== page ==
> 	withheld from the public.
> 	
> 	Was Wikileaks doing something wrong by releasing confidential military
> 	documents? Not at all. There is a fundamental difference between
> 	legitimately private information, such as between a patient and doctor,
> 	and secret information about the mass killing of civilians and handing
> 	over prisoners to be tortured.
> 	
> 	Has Wikileaks endangered lives? There was legitimate criticism of
> 	Wikileaks for not vetting the Afghanistan documents fully enough, with
> 	some names such as informers being released. Fortunately there is no
> 	evidence that anyone has been injured or killed as a result. We note
that
> 	Wikileaks learned from that mistake and has been much more careful with
> 	the Iraq documents.
> 	Overall, Wikileaks' factual reporting of numerous undisputed abuses and
> 	crimes is of far greater significance than the widely criticised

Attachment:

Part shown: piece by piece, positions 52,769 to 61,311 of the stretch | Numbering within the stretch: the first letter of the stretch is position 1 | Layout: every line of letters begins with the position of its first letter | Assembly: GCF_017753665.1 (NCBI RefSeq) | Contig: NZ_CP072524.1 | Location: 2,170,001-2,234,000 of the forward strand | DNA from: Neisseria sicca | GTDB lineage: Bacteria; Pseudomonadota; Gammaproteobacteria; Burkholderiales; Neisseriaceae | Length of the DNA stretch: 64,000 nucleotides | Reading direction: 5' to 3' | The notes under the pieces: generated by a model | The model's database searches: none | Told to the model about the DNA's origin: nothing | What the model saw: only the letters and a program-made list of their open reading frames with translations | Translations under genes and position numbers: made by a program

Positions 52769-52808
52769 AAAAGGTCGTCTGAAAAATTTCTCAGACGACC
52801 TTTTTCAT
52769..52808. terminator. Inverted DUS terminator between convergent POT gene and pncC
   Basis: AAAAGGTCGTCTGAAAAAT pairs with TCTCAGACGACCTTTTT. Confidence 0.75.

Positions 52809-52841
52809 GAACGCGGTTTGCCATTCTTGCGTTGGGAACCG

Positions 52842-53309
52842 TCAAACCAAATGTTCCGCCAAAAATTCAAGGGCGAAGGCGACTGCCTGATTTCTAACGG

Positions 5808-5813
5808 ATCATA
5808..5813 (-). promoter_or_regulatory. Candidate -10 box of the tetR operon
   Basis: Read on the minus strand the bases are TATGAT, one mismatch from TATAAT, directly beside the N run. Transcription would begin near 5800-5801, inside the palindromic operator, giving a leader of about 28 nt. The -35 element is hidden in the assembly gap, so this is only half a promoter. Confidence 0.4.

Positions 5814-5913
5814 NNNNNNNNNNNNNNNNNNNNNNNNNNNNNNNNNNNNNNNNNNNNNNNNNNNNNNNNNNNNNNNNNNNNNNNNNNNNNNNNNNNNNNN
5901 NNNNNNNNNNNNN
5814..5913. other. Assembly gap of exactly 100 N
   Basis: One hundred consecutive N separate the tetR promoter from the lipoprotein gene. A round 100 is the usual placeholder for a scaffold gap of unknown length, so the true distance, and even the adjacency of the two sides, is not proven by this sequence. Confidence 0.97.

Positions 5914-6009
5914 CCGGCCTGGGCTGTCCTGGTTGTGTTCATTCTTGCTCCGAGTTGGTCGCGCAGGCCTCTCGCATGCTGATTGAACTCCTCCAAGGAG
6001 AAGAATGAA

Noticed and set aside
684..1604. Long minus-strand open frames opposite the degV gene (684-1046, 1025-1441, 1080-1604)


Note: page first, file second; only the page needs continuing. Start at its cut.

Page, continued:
mistakes
> 	over inadequate redacting.
> 	
> 	Is Mr Assange guilty of crimes? No, it is some of his loudest accusers
> 	who appear to be guilty of crimes, which may explain their campaign of
> 	denigration against him. E ABOVE
> 	
> 	I SUGGEST WE CUT TH
> 	
> 	This campaign now includes suggestions of espionage charges against Mr
> 	Assange. If it is espionage to publish documents provided by whistle
> 	blowers, then every journalist will eventually be guilty of that crime.
Mr
> 	Assange deserves our support and encouragement in the face of the
attacks.
> 	
> 	Since it was launched in 2006, Wikileaks has been an extraordinary
> 	resource for journalists around the world, furthering transparency at a
> 	time when governments are reducing it. Although it is not part of the
> 	media, and does not purport to be, its mission of informing the public
and
> 	reducing unjustified secrecy complements and assists our work. As
grateful